Why high value direct mail is like good seafood
By Seamus Barton
Imagine that you are a fly in a buffet. After weaving through swats from annoyed diners you start to notice patterns as they scoop up whatever piques the appetites. People circle about, holding white plates like gold pans as they sift for something special. From pepperoni pizza to fried rice and raspberry sorbet, the abundance can be overwhelming.
For seafood lovers, choosing what to eat gets much easier if there is lobster. But guests who enjoy it are faced with crucial time sensitivity as each tray quickly dulls down to a few broken shell bits. Since fresh lobster is expensive fare for any restaurant there is often no knowing when it will be refilled once it is finished.
As eyes dart across a spread of options, a tray of lobster is what marketers hope to have. This buttery crustacean has the advantage of getting noticed first and valued highest. Within the mailbox where competitors poke at the same prospects’ palates, the question is how do marketers ensure their pieces gets engaged with immediately, like a buffet lobster would?
Making direct mail appetizing
The answer is simple and perhaps more easily backed by a fishing analogy. In order to get the most bites, your mail pieces need to be the most appetizing. When it comes to the visual and tactile competencies of direct mail, dimensional mail is highly tempting. As a Canada Post Special Handling category designed for thicker pieces, dimensional mail stands out first due to its size. Some direct mail marketers refer to certain kinds of dimensional mail as “lumpies”, when the pieces contain items that gives them a chunky appearance. The important question is what gets scooped up first, something flat or something lumpy. Since lumpies often contain product samples or small gifts, they elicit a tang of intrigue that transcends the familiarity of traditional mail and its mild dimensions.
The praised lobster-ness of dimensional mail is not meant to suggest that marketers should abandon traditional forms of direct mail. Since dimensional mail is often the most expensive item on the menu, your budget may not allow for frequent dimensional campaigns. Marketers can add dimensional mail to the marketing mix when the opportunity arises. While cooking up a creative or interactive package increases visibility, creating this powerful high value campaign can be challenging before it is rewarding.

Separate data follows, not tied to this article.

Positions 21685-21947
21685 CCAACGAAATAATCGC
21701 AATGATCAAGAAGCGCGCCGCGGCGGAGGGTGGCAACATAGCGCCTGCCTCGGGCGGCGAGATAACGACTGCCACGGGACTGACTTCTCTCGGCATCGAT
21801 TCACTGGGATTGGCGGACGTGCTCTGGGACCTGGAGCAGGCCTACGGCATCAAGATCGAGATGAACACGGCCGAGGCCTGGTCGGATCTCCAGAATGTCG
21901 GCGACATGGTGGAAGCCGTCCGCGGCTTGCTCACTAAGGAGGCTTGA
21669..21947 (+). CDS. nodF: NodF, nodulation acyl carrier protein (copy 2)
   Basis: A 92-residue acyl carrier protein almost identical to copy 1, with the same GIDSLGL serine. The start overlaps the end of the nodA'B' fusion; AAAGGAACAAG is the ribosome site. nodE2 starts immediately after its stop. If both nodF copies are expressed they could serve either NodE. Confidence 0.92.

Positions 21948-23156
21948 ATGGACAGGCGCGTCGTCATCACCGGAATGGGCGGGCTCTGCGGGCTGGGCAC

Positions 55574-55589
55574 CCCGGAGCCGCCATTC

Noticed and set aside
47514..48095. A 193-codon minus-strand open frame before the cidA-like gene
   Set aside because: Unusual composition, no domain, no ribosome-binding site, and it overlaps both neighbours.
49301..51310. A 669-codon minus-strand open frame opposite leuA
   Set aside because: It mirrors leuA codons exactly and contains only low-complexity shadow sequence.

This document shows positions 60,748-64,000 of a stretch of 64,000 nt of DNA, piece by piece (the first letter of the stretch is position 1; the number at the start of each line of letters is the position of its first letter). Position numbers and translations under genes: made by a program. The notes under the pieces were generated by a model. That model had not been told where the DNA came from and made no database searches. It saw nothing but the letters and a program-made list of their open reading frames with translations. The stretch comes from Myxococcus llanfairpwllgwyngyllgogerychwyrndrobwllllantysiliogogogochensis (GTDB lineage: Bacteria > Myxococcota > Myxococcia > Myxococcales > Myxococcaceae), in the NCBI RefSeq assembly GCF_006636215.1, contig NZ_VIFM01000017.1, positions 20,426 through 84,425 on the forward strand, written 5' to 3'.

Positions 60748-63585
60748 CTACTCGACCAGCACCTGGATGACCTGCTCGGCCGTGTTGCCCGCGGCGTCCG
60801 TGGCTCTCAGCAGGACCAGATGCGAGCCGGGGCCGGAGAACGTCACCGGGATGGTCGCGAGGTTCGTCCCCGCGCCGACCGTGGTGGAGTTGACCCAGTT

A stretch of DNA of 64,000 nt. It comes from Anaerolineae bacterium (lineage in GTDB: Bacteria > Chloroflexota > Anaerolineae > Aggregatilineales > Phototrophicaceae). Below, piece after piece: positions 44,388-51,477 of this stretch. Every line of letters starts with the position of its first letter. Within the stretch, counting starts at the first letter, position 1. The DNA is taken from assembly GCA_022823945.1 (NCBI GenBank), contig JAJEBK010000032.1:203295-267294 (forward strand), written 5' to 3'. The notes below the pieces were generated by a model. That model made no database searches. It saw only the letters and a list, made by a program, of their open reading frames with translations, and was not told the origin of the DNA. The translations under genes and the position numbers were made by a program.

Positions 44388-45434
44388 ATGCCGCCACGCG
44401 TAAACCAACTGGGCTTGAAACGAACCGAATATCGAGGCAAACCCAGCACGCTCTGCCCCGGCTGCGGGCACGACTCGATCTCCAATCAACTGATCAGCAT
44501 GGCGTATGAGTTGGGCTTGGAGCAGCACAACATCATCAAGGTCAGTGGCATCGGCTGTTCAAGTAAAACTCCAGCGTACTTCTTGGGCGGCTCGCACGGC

South African example
Marketers in other countries have feasted on dimensional mail. A recent campaign by South Africa’s popular radio station Cape Talk Radio is a perfect testament to its robust flavours. With an objective to increase the station’s reach and relevance, Cape Talk Radio created a children’s toy named Princessaurus, Slayer of Prehistoric Stereotypes. Packaged as a princess doll riding on a tyrannosaurus, Princessaurus was mailed to big-name toy retailers and to a family psychologist to initiate a larger discussion on gender representations in children’s toys. Cape Talk Radio invited Princessaurus’ recipients to its show, hosting a debate that tackled gender stereotypes and encouraged companies and families to rethink how children’s toys are branded.
A key success factor of the Princessaurus campaign was its ability to optimize the dimensions of direct mail. Rather than producing stickers or a comic strip, Cape Talk Radio chose to engage the tactile appetite in a way that was thick and memorable with high-value interaction. Princessaurus satisfied a couple major cravings: new toys and food for thought. While challenging its audience’s views, the station also challenged itself by connecting top dimensional features with a top of mind conversation.
The Princessaurus example does not mean that only the most expensive campaign will succeed. While Cape Talk Radio served an obvious buffet lobster, the process of manufacturing toys for a single marketing effort is cumbersome for most businesses. Instead Princessaurus demonstrates that direct mail marketing, much like a buffet, opens a trove of possibilities. Some other forms of dimensional mail include hockey pucks, goggles, bars of soap, cosmetic samplers and virtually anything within the dimensional thickness range. There are still new ways to get people talking.
Satisfying consumers’ hunger
When people talk about “junk mail”, perhaps they are just on a stricter diet. Marketers are expected to break beyond simple snacks and efforts that consumers feel are insignificant to them. As a buffet puts up glass to protect its food from sneezes, people also use guards to shield themselves from sloppy choices and purchases.
We live in a marketing savvy world where most consumers run each offer through magnifiers before sampling. Regardless of whether or not you like lobster, it is important to be a fly on the wall and pay attention to what consumers are hungry for. The next time your creative juices run dry, try throwing some lobster on it. As some undone top buttons and loosened elastic waistbands will confess, there’s always room for more.
Seamus Barton is business development manager, Troi Mailing Services Inc., www.troimail.com an accredited Smartmail Marketing Expert Partner with over 25 years of direct mail experience. As the proud recipient of Canada Post Top Performer Awards in Program Participation and New Business Acquisition, Troi cheers on the future of direct marketing with a motto of “We Can Print It, We Can Mail It!”